Background and aims: Familial hypercholesterolemia (FH) is a metabolic autosomal dominant disorder. It is characterised by elevated plasma total cholesterol and low density lipoprotein (LDL) cholesterol levels usually due to a genetic mutation in the LDL receptor gene and have therefore a higher risk of non-fatal or fatal coronary heart disease (CHD). Yet, there is a substantial variation between individuals with FH, even among FH subjects with the same genetic mutations, in susceptibility to CHD in terms of the age of onset and severity. The aim of this thesis was to increase the knowledge about which factors that may affect the onset of CHD in FH subjects. This is an important knowledge in order to determine how intense the treatment the various patients should be offered and how early treatment should be initiated.
Subjects and methods: Two different studies were included in this thesis. The first study, a retrospective data collection study, characterised and compared clinical and biochemical parameters from the medical records of 71 FH subjects with early CHD event and 76 FH subjects with late or no CHD event. In addition, 14 deceased FH subjects with early CHD event and 14 deceased FH subjects with late or no CHD event were compared with each other and with the non-deceased FH groups. In the second study, a case-control study administered by the master student, clinical and biochemical parameters in a smaller group of FH subjects with more strict inclusion criteria than the first study were compared, with special regard to different coagulation factors, CRP and fibrinogen. The case-control study included 19 FH subjects with early CHD event, 15 FH subjects with late or no CHD event and 10 control subjects. All groups except from the control group were subdivided into gender.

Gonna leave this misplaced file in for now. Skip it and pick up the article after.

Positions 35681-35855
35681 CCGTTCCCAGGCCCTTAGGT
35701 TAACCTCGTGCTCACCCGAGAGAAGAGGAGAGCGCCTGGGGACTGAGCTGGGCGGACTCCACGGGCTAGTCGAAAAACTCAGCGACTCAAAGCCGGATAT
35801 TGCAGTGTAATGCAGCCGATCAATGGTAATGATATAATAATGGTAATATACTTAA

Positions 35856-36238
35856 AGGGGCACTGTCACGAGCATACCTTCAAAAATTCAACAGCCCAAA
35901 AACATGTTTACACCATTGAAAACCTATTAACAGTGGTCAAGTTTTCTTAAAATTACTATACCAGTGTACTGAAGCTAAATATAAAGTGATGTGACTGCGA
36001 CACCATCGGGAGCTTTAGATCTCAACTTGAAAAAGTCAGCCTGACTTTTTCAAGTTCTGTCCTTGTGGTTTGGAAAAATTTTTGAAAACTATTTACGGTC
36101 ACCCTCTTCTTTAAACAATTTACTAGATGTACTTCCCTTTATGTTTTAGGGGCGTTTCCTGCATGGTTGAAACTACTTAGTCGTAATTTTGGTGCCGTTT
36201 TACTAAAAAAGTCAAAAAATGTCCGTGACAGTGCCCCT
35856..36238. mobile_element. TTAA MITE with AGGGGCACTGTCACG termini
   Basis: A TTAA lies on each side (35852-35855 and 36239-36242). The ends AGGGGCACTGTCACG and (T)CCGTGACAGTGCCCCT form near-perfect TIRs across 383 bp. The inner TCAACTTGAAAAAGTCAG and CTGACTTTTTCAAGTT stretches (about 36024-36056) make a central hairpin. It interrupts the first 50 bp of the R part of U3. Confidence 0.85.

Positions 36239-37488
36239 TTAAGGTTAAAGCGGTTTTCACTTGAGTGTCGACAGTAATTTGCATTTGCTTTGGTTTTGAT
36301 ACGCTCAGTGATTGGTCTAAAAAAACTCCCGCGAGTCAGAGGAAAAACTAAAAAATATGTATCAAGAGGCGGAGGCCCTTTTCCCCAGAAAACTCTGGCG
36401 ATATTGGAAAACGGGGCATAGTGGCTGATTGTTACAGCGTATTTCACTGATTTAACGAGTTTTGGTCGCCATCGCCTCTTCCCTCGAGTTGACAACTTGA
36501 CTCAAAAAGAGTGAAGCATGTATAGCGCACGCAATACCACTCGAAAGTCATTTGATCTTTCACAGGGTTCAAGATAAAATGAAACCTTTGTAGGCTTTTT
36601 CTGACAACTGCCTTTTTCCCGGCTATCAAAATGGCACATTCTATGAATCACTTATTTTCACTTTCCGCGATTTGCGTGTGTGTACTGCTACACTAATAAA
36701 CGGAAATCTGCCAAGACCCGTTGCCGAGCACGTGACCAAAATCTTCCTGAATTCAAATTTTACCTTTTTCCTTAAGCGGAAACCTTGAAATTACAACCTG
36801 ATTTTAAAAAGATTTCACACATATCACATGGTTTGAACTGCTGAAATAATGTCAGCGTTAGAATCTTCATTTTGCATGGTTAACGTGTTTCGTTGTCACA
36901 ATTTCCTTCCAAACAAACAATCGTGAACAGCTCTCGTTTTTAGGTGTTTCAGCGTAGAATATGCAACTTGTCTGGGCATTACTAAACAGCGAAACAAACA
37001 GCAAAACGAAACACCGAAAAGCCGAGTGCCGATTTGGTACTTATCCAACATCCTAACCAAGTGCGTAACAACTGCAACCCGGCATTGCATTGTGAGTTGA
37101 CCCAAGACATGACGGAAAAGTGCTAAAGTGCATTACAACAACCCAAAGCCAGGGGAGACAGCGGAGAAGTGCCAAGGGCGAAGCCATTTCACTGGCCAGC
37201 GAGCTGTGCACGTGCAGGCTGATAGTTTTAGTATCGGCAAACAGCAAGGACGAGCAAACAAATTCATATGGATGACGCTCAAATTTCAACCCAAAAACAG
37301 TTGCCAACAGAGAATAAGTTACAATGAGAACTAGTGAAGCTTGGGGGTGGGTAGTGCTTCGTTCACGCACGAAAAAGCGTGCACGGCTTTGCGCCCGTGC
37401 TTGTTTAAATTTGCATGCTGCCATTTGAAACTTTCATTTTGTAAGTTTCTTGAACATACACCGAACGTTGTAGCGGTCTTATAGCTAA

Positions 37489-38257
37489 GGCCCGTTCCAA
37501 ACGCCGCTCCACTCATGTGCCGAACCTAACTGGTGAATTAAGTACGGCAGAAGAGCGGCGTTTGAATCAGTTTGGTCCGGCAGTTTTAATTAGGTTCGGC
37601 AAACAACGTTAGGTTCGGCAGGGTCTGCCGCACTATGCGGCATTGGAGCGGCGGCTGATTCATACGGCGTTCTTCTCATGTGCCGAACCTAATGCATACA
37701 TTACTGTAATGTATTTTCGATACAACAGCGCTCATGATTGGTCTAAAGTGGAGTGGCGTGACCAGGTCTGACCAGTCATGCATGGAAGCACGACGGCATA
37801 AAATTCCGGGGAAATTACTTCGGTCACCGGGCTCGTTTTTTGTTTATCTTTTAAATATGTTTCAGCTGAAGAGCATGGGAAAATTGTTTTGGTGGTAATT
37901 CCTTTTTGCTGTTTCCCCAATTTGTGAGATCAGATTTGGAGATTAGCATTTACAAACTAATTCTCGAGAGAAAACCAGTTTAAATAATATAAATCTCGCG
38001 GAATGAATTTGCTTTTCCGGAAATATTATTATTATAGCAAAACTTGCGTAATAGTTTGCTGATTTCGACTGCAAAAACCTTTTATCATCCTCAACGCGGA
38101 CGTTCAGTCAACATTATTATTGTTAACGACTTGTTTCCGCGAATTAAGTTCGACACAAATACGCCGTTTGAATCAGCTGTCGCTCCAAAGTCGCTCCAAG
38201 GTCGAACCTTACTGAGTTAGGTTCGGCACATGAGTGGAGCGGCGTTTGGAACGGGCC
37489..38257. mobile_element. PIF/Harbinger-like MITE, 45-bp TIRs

Results: FH subjects with early onset of CHD seems to have a more severe risk factor profile compared with FH subjects with late or no CHD event, even though they are more intensively medically treated. Female FH subjects seem to have a more severe risk factor profile in comparison with male FH subjects, suggesting that they are not well enough medically treated. However, in general, today’s lipid-lowering treatment seems to be more effective than the lipid-lowering treatment ten years ago, reducing the risk of fatal CHD in FH subjects. In our study, coagulation markers do not appear to play a determining role in susceptibility to CHD in FH subjects.
Conclusion: Even though the treatment in FH subjects seems to have improved substantially, there is still a potential for improvement concerning reaching the treatment goals for blood lipid levels. Our results may also indicate that female FH subjects may need to be followed up more closely, and to be more extensively treated with lipid-lowering medication and combination medication. The contribution of lipoprotein (a) in particular but also supplementation with omega-3 fatty acids with regard to CHD risk and death in FH subjects should be examined to a greater extent.